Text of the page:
Gauchers disease is inherited in an autosomal recessive modality. This means two copies of the abnormal gene must be present in order for the disease to develop.
The enzyme beta glucocerebrosidase (also known as, beta-glucosidase) is deficient in Gaucher's disease. This enzyme has glucosylceramidase activity and cleaves the beta glucosidic linkage of the chemical glucocerebroside, which is an intermediate in glycolipid metabolism. A deficiency in this enzyme causes accumulation of glucocerebroside in macrophages and various organs.
Due to a beta glucocerebrosidase deficiency, macrophages are unable to eliminate glucosylceramide. This leads to glycolipid-laden macrophages, which on microscopy, are called "Gaucher cells." These cells resemble crinkled tissue paper.
Glucocerebroside particularly accumulates in macrophages leading to the formation of Gaucher's cells, which are macrophages that look like crumpled tissue paper.
Osteoporosis occurs for multiple reasons in Gauchers disease. There are fatty deposits, which are unable to be broken down within bone, and there is an inflammatory state caused by macrophage damage. Increased IL-6 is secreted, which leads to increased bone resorption, and thinning of the bone.
Involvement of the bone can cause severe pain in the joints and bones called bone crisis, often seen in the hips and knees.
The accumulated glucocerebroside can also cause aseptic necrosis of the femur. This causes a deformity of the distal femur that resembles the shape of an Erlenmeyer flask.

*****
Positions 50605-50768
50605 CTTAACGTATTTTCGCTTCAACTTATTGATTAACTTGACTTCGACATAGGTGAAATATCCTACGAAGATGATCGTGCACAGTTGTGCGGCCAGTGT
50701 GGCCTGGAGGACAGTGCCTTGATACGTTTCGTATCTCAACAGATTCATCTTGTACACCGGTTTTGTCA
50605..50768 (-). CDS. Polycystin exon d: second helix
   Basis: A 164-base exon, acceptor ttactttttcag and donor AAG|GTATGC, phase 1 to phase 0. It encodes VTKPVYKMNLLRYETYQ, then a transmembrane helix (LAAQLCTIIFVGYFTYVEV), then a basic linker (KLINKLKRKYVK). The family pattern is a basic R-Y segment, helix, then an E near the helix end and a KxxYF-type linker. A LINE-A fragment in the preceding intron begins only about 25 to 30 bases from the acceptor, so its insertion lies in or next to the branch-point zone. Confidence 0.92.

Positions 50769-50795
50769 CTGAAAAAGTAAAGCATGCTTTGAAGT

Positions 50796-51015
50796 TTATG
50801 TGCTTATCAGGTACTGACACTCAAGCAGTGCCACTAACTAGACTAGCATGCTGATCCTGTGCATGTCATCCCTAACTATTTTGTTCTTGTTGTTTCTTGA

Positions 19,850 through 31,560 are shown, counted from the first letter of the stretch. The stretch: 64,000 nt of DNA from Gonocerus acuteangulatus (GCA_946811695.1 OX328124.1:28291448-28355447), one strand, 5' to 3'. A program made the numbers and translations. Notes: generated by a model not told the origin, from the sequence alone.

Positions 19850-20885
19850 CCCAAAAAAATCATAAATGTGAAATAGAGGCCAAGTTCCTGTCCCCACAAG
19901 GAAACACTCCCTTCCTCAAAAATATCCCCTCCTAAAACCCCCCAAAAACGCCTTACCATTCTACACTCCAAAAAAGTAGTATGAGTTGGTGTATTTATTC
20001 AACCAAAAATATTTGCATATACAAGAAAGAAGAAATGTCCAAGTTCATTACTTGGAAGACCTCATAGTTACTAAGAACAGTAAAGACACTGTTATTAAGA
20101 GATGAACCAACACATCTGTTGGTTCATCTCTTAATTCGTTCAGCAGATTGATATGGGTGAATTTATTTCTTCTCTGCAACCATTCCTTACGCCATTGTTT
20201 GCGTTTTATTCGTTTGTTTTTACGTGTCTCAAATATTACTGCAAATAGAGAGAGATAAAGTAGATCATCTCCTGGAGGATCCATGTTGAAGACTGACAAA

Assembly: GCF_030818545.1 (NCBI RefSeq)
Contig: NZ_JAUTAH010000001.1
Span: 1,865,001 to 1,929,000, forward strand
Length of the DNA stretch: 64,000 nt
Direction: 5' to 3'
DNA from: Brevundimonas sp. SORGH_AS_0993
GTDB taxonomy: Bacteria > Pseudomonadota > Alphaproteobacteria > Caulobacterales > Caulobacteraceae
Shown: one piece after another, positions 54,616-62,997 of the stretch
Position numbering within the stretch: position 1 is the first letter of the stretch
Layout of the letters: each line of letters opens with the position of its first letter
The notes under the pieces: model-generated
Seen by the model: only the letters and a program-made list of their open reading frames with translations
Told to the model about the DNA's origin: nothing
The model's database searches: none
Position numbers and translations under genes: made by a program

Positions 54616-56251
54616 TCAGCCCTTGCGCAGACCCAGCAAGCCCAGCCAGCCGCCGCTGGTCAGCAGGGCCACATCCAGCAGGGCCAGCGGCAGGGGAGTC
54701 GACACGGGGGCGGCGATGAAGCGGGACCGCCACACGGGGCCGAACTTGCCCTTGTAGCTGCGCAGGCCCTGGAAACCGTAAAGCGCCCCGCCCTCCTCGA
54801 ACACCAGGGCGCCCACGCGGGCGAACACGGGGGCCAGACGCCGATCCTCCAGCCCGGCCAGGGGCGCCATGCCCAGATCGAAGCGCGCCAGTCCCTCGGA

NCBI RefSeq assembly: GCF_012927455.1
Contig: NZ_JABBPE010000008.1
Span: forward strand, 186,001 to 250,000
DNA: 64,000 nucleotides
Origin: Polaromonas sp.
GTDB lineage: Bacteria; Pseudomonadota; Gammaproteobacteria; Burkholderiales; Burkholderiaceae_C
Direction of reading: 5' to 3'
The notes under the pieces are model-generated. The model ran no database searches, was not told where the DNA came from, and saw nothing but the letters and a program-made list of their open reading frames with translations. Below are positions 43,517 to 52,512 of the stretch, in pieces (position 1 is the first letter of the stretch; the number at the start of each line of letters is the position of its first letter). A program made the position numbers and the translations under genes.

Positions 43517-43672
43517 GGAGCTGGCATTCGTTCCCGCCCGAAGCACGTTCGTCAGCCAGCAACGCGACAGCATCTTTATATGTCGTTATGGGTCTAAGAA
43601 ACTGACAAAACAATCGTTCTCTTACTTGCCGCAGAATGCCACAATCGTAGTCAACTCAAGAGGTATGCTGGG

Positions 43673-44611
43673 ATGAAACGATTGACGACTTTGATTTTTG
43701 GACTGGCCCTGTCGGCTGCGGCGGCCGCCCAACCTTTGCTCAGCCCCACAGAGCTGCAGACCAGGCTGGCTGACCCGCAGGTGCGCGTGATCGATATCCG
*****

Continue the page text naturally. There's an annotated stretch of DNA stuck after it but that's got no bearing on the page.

The accumulated glucocerebroside can cause aseptic necrosis of the femur. This causes a deformity of the distal femur that resembles the shape of an Erlenmeyer flask.
Glucocerebroside often accumulates in the liver and spleen causing hepatosplenomegaly. Although painless, the enlargement of the spleen can decrease one's appetite due to pressure on the stomach and also increases the risk of splenic rupture. The enlarged spleen can also lead to premature destruction of blood cells causing anemia, leukopenia, and thrombocytopenia.
Pancytopenia occurs for several reasons in Gauchers disease. Due to macrophage damage, inflammatory cytokines are released, influencing rapid red blood cell destruction. Furthermore, fatty cells infiltrate the bone marrow, impairing cell production. Finally, hypersplenism in this disease, due to Gaucher cells, increases the size of the spleen, causing pooling of blood cells outside of normal circulation.
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